Fractures involving the trochanteric area of the proximal femur are classified according to the American Orthopedic/Orthopedic Trauma Association (AO/OTA) classification system as AO/OTA 31-A, which delineates them as extracapsular fractures of the hip. These fractures are then subdivided into groups A1, A2, and A3. Simple, two-part fractures are classified as A1 fractures, whereas A2 fractures have multiple fragments. More complex fractures, including reverse oblique and transverse fracture patterns, are classified as A3.9 The current approach for fractures involving the intertrochanteric region is to initially perform an anatomical reduction and then stabilize the fracture with rigid fixation.10 Cephalomedullary nails, such as the gamma nail and proximal femoral nail (PFN), are the preferred implants in proximal extracapsular femoral fractures (AO/OTA 31-A).2,8,10,11 Compared with other implants, cephalomedullary nails provide biomechanical advantages because of their shorter lever arms and decreased deformity forces.2,7,8,10 They are the acceptable and preferred implants in the treatment of proximal femoral fractures, specifically because they allow for a closed reduction procedure.2,8,1113 In addition, intramedullary fixation is associated with decreased soft tissue trauma, decreased blood loss, and lower rates of infection and wound complications.2,8,11,12 A meta-analysis by Ma et al14 reported less blood loss and shorter length of hospital stay with proximal femoral nail antirotation (PFNA). Also, they found no significant difference in the rate of fixation failure between the gamma nail and PFNA or dynamic hip screw (DHS). Similarly, Shen et al15 reported less blood loss and fewer complications in the PFNA group when compared to DHS group.

On the other hand, various complications may develop in the intraoperative and postoperative periods with the use of PFN.1,3,8,10,12,1620 The potential late complications may include neck screw cutouts, nonunion, Z-effect, reversed Z-effect, secondary varus deformity, thigh pain due to iliotibial tract irritation, and fracture development near the distal aspect of the nail.

This study evaluates the clinical results, radiographic findings, and associated complications in patients who underwent osteosynthesis with PFN for fracture of the proximal femur.

Materials and methods

Between January 2009 and July 2013, 202 patients were operated with PFN for trochanteric fracture of the proximal femur. Among them, 152 patients (152 hips) who were followed up for at least 6 months were included in the study. According to the AO/OTA classification criteria, A1, A2, and A3 type fractures were found in 24 (15.8%), 107 (70.4%), and 21 (13.8%) patients, respectively.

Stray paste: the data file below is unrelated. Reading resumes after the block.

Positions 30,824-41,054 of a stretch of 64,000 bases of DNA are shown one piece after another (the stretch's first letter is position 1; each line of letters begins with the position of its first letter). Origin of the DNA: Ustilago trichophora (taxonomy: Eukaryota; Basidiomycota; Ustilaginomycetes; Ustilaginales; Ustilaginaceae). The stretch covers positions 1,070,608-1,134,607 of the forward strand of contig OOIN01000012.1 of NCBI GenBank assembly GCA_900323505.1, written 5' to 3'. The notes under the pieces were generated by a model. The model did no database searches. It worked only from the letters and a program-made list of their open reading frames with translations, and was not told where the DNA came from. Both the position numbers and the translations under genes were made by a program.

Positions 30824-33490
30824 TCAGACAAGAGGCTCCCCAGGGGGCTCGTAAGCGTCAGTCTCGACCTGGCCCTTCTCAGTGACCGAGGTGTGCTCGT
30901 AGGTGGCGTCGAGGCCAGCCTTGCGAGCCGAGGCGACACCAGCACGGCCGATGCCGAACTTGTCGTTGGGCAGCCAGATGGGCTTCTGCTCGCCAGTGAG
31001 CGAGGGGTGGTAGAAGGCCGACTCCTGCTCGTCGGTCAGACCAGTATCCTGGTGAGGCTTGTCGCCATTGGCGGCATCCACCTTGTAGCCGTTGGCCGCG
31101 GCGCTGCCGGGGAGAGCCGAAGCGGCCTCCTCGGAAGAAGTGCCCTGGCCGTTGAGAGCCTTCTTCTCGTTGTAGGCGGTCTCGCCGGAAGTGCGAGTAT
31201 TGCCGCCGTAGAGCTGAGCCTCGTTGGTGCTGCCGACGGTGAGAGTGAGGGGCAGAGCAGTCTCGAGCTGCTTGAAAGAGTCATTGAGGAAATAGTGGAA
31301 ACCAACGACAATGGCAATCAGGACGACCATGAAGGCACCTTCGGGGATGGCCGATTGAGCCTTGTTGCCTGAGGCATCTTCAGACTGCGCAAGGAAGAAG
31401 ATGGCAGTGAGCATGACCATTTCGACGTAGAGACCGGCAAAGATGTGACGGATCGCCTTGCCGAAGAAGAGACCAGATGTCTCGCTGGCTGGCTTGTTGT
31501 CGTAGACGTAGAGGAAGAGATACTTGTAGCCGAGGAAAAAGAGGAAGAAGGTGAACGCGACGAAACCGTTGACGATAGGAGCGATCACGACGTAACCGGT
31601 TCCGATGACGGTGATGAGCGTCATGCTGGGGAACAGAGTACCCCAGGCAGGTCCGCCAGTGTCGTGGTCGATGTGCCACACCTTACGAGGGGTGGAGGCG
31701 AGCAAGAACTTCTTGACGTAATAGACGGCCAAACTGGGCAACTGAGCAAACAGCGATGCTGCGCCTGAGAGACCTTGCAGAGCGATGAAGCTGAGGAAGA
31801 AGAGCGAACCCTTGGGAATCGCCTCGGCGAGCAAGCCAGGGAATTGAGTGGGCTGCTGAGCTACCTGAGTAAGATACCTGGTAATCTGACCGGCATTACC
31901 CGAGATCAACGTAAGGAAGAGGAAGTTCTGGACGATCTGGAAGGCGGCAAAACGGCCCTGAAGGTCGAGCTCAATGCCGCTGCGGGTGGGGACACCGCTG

The mean time from hip fracture to osteosynthesis with PFN was 3.75 (range 1–13) days, and titanium alloy PROFIN PFN® nails (TST Medical Devices, Istanbul, Turkey) were used. Surgery was performed under spinal anesthesia using fluoroscopy-guided closed reduction on a traction table. All patients were ambulated on the first day after surgery with partial weight-bearing according to their pain tolerance levels. The mean duration of hospital stay was 6.05 (range 1–24) days. Postoperative reduction was assessed using the Baumgaertner et al’s scale.21 Functional results were evaluated using the Salvati and Wilson assessment score (SWS)22 (Table 1). After the follow-up period, clinical and radiographic results were evaluated and the complications were assessed. Intraoperative complications were excluded. Late complications, including implant cutout, Z-effect, reverse Z-effect, calcification of the tip of the greater trochanter, femoral neck shortening, nonunion, malunion, cortical thickening at the distal locking region, broken locking screw, broken PFN, and diaphyseal femoral fractures, were considered during radiographic assessment. The relationship between the complications and SWS score, age, sex, fracture type, reduction quality, and time from fracture to surgery was evaluated. This study was conducted in accordance with the ethical guidelines of the Declaration of Helsinki and informed written consent was obtained from all the patients. The protocol was reviewed and approved by the Institutional Review Board of İzmir Bozyaka Training and Research Hospital, İzmir, Turkey (No. 16.03.2011-34).